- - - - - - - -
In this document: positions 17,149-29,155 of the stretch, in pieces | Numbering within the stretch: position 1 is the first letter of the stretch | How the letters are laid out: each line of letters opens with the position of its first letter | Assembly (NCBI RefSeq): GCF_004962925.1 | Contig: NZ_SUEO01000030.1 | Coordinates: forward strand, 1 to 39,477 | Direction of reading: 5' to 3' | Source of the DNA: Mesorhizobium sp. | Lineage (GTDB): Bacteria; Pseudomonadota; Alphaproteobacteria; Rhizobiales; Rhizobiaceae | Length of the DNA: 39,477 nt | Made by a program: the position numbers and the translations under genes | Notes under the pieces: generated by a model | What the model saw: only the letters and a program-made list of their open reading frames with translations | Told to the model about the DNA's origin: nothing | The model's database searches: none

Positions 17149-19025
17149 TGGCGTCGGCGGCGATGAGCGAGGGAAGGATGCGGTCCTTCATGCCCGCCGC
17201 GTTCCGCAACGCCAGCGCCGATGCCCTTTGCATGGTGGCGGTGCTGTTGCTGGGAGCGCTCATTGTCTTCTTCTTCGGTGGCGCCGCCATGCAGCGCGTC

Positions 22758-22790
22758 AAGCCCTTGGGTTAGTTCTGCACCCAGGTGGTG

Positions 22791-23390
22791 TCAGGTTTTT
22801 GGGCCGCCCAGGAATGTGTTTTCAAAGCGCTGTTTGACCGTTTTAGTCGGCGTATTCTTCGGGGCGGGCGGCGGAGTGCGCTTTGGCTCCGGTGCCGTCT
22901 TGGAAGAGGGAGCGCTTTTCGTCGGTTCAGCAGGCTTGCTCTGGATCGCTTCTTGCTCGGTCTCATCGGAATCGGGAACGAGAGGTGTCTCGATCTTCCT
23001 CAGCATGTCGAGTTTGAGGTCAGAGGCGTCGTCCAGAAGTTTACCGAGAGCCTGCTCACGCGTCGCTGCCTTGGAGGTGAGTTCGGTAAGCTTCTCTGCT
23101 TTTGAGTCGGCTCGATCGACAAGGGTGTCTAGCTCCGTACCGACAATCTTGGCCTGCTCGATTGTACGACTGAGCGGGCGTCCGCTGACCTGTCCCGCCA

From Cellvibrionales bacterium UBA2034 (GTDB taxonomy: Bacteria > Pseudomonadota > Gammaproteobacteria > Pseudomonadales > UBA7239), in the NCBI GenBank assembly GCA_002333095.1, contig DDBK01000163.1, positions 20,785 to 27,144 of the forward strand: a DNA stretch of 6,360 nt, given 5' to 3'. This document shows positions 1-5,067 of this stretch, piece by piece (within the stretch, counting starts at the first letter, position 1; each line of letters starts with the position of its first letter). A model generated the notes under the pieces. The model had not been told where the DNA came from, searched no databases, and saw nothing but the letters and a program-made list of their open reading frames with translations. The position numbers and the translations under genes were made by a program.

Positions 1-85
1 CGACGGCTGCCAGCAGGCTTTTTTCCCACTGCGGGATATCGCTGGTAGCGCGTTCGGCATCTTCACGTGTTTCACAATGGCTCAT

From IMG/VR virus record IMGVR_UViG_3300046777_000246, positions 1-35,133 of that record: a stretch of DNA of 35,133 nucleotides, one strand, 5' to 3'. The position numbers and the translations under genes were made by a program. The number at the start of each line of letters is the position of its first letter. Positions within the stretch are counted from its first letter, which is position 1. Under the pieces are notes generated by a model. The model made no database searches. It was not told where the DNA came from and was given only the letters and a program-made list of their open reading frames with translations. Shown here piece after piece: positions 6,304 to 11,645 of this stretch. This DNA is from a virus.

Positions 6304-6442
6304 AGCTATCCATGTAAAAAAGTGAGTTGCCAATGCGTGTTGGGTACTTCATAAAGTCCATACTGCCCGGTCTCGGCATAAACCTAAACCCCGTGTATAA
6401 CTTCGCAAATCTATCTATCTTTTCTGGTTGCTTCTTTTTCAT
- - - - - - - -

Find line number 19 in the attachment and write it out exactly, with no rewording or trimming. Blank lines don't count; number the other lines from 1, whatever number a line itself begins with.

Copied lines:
6401 CTTCGCAAATCTATCTATCTTTTCTGGTTGCTTCTTTTTCAT